Poagao's Journal

Absolutely Not Your Monkey

Feb 20 2008


I’ve been wandering around in a haze for the past week since I got back. Last Friday I went to the doctor when my cold wasn’t going away, and he gave me meds for a severe sinus and throat infection, pretty heavy meds, too. So there’s not much to report. Much of my trip detritus still litters the floor of my apartment where I dumped it when I got back, along with my laundry. I’m only getting a few photos up each day.

The weather here is cold -not Tokyo cold, but not exactly beach weather- and grey. There was some occasional sun over the weekend, but I was in no state to go out and enjoy it. My apologies to everyone who has invited me out recently; I’m just not in the mood, preferring to huddle in the Cave drinking hot ginger tea. I’ve been managing to make it in to work and back home each day, but that’s about it. I haven’t been to tai-chi practice in weeks. I stupidly tried some badminton on Monday night, but of course that turned out to be a really bad idea, one I’m still paying for.

So, some observations.

1. The Kenwood C711 in-ear earphones I bought in Tokyo are really good with the iPod, better than the Sennheiser CX300s or the Sony EX71s. The only way I was able to discern this was because electronics stores in Tokyo allow people to try things out, as there are no applicable reviews online, and hearing is highly subjective. The Shure e2cs everyone raves about online sound like utter crap to my ears. It’s a good thing I didn’t buy into the online reviews and tried them myself.

2. The more I think about it, the more I tend to think that maybe a great camera should be something we ignore instead of admire. When you see a fellow shooting with a little older point-and-shoot, maybe instead of thinking, “What the hell is he going to do with that?” we should instead be impressed that he’s trying to get good shots out of such a basic camera. When we see someone with a new full-frame DSLR, instead of being impressed, we should hold them up to much higher standards at the very least. I’m wondering if, before long, cameras will all be so advanced that no one will ever have to worry about exposure, aperture, shutter times, or any of that any more; everything will be taken care of. I can even imagine cameras that automatically compose shots for you or alert you to a photogenic person or situation in the vicinity. What will we think of people who have the first wave of such cameras in the future? Will we look up to them or just curse their relative purchasing power? Sometimes it seems like today we retain the vestiges of an era where only good photographers tended to have good cameras, but is that the case any more? I doubt it.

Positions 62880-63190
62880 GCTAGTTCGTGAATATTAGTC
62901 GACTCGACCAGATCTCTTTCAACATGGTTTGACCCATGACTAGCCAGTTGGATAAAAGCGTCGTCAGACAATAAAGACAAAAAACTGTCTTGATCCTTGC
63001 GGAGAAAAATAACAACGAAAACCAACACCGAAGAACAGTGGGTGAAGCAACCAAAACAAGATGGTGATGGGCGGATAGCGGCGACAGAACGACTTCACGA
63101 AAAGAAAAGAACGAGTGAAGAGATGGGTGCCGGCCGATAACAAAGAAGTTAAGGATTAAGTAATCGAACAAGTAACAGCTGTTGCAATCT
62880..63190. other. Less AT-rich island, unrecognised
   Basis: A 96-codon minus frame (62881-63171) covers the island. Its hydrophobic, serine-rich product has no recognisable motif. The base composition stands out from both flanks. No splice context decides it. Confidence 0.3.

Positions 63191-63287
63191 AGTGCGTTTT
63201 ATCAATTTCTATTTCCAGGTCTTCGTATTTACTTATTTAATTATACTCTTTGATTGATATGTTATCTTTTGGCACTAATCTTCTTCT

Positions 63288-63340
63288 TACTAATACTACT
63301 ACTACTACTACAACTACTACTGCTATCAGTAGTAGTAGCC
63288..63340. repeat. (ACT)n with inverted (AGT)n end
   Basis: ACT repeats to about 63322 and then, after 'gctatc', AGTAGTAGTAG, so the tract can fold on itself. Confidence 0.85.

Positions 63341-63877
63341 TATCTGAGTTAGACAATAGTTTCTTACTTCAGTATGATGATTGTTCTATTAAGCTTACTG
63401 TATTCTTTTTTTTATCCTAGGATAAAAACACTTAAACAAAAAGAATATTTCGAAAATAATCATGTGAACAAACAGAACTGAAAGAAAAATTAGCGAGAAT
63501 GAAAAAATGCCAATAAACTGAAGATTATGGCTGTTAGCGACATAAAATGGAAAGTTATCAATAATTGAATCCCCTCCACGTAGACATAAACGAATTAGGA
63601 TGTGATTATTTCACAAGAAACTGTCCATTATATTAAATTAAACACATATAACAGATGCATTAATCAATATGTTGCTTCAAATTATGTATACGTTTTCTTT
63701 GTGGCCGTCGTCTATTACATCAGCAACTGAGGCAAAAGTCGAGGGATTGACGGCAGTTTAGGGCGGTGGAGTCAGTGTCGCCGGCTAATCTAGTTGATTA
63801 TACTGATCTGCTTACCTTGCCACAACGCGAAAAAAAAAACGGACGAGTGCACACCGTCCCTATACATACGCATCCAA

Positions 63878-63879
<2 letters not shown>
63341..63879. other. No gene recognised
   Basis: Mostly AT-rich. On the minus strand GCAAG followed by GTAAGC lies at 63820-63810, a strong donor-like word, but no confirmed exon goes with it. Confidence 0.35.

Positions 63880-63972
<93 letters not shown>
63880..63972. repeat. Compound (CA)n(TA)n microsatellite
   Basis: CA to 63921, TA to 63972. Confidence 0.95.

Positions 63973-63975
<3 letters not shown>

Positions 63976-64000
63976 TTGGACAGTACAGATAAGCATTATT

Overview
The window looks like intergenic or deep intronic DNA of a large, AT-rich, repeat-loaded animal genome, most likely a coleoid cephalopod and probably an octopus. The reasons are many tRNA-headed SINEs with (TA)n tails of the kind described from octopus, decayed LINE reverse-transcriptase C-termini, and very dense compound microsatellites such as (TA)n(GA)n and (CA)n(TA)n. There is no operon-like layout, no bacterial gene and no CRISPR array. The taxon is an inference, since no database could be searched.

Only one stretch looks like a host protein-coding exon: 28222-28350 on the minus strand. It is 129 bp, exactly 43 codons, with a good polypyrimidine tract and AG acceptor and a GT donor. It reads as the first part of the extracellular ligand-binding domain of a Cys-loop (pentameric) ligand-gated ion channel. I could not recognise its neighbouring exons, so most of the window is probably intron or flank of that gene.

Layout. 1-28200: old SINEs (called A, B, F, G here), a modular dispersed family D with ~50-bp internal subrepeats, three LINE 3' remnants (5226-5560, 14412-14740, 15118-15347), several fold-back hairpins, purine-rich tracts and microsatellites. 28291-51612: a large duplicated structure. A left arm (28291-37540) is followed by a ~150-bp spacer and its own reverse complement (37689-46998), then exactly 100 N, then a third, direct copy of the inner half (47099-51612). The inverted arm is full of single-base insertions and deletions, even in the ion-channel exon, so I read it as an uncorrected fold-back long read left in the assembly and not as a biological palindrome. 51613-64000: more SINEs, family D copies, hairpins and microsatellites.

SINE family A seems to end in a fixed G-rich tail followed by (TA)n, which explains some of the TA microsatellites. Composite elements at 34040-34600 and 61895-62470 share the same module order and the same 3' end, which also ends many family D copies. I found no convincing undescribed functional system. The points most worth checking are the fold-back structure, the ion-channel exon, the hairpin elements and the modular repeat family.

3. I’m thinking I really should just sell my motorcycle. It’s not that I particularly need the money; someone else would probably enjoy the bike a lot more than I have been, as I simply never ride it. I did just make a large house payment, though. And the trip needs to be paid for.

4. Surely Frank Hsieh has something more on Ma Ying-jeou than the fact that he had a green card when he was a student in the US? Or that his sister cheated on an exam in 1968? All of this hinting around that Ma is actually a closet US citizen just makes Hsieh look like an idiot. I had expected a much better campaign than this from him and the DPP. I am, however, still waiting for the usual pre-election weird thing to happen. We’ve got a month to go, though, so there’s plenty of time.

5. The high-rise apartments above the Xindian MRT station across the river from me have, I believe, finally topped out at a pretty lofty height. They’re huge. I’m wondering just how that monster is going to change the demographics of Bitan, with a large influx of office workers and upper-class families living in this previously mostly working-class neighborhood, not to mention with the ongoing renovation project of the riverbanks and the bridge. Hopefully we’ll at least get a Blockbuster or Asia1 video rental store out of the deal.